There has been an increase in cryptocurrency fraud complaints to the State Board of Financial Disputes.
And the Financial Services Ombudsman said he’s still getting complaints about losing tracker mortgages, more than 12 years after he received his first tracker case.
Last year, 250 mortgage complaints were received.
Acting Ombudsman MaryRose McGovern said her office has seen a “noticeable increase” in the number of complaints from people who thought they were investing in crypto assets but ended up losing all their money.
She said the financial and personal impact of these fraud incidents is very significant.
One person lost €60,000 over a three-month period when they instructed their bank to wire funds to what turned out to be a fraudulent company.
Some of the crypto scam victims had borrowed amounts of up to €20,000 to make additional investments in what they believed to be cryptocurrency and later discovered the systems were a scam.
Another complainant lost €29,000 when he was tricked into using a false IBAN to transfer his money, according to a 2021 complaints overview released by the Ombudsman’s Office.
Typically, consumers make a small investment, some investing around €250 in a cryptocurrency asset.
It increases in value, prompting promoters to convince them to invest up to €50,000.
The consumer often borrows around €20,000 as this is the amount they can get a loan for.
When all the money is lost, they go to the bank they borrowed the money from to get the money back.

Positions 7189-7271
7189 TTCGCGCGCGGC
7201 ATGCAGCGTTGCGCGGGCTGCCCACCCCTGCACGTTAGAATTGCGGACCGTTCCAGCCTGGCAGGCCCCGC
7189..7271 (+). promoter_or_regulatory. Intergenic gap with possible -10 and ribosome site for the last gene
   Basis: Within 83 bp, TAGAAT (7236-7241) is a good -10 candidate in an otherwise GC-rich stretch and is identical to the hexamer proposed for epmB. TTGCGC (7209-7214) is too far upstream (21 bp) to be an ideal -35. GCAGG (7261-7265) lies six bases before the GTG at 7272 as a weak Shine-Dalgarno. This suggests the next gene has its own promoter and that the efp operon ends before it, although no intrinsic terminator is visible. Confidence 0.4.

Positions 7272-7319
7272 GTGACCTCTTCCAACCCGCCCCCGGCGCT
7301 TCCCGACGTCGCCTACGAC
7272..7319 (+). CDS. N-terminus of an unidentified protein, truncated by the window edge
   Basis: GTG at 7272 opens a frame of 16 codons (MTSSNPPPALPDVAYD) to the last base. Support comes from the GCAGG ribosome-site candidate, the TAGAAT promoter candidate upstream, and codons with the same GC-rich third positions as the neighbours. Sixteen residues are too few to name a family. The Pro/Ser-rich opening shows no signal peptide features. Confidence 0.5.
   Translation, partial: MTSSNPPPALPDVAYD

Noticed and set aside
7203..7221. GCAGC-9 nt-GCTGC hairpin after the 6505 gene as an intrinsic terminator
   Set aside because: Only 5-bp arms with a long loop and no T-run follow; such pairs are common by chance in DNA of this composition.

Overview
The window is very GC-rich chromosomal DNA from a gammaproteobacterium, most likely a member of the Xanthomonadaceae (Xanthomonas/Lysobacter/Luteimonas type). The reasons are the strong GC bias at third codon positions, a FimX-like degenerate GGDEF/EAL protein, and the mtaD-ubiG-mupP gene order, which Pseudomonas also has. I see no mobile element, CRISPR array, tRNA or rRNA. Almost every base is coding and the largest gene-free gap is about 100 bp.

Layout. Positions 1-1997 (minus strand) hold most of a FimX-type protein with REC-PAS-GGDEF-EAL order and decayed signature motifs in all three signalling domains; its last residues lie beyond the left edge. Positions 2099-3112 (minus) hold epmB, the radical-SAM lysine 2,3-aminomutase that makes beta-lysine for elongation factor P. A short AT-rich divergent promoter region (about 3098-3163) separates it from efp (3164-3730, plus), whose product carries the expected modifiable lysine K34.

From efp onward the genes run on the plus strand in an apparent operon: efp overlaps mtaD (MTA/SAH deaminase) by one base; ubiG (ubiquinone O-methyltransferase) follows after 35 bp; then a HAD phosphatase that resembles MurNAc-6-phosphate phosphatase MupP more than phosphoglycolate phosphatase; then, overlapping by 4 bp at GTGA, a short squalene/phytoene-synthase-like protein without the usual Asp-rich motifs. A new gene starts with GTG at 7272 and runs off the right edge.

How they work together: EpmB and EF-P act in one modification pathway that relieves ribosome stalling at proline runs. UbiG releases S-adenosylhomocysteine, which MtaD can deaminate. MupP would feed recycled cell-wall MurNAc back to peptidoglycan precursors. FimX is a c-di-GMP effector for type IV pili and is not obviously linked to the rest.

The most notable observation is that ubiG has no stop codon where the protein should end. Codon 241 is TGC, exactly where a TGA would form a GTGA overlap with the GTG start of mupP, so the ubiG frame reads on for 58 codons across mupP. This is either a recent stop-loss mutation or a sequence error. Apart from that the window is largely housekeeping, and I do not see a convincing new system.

The bank refuses and a complaint is lodged with the ombudsman.
In most of the complaints published by the Ombudsman, the money has not been recovered.
However, in one instance, a bank granted an overdraft facility with the money to be used to invest in cryptocurrency.
The bank agreed to settle the overdraft, saying it shouldn’t have approved it knowing the client intended to invest in cryptocurrency.
Ms McGovern said: “Consumers should be aware of the risks associated with investing in unregulated activities such as cryptocurrency trading, which very often carry greater risk and volatility than regulated product offerings.”
She said consumers need to be extra vigilant if they don’t know the financial services provider they’re dealing with.
You need to check whether the financial service provider is regulated and whether the protections required by the consumer protection framework are in place.
Mortgage complaints accounted for nearly a quarter of all complaints received by the Ombudsman in 2021.
That includes 250 new mortgage complaints in the last year, about 12 years after the first mortgage complaints were received in 2009.
A large number of complaints about trackers remain unconfirmed, Ms McGovern said.
“Many people continue to believe that they are entitled to a tracker mortgage rate either from the time they took out the mortgage loan or from some date during the life of the mortgage loan, even though they have no contractual or other right to one such a rate,” the report said.
The Bureau has 1,017 active tracker cases that it has yet to resolve.
The Financial Services and Pensions Office is a government-supported service that operates free dispute resolution services for consumers and small businesses who have complaints about financial services and pension providers that they cannot resolve.
The Ombudsman’s office received 4,658 complaints last year and oversaw the payment of €7 million to consumers in compensation. Around 5,010 complaints were resolved in 2021.
A quarter of the complaints related to poor customer service. And the majority of all complaints concerned the banking sector.
More than a quarter of the cases submitted to the Ombudsman concerned insurance companies.
In 2020 the Ombudsman received 600 complaints related to Covid and a further 275 in the past year.
https://www.independent.ie/business/personal-finance/surge-in-cryptocurrency-scam-complaints-to-ombudsman-41488592.html Increase in cryptocurrency fraud complaints to the Ombudsman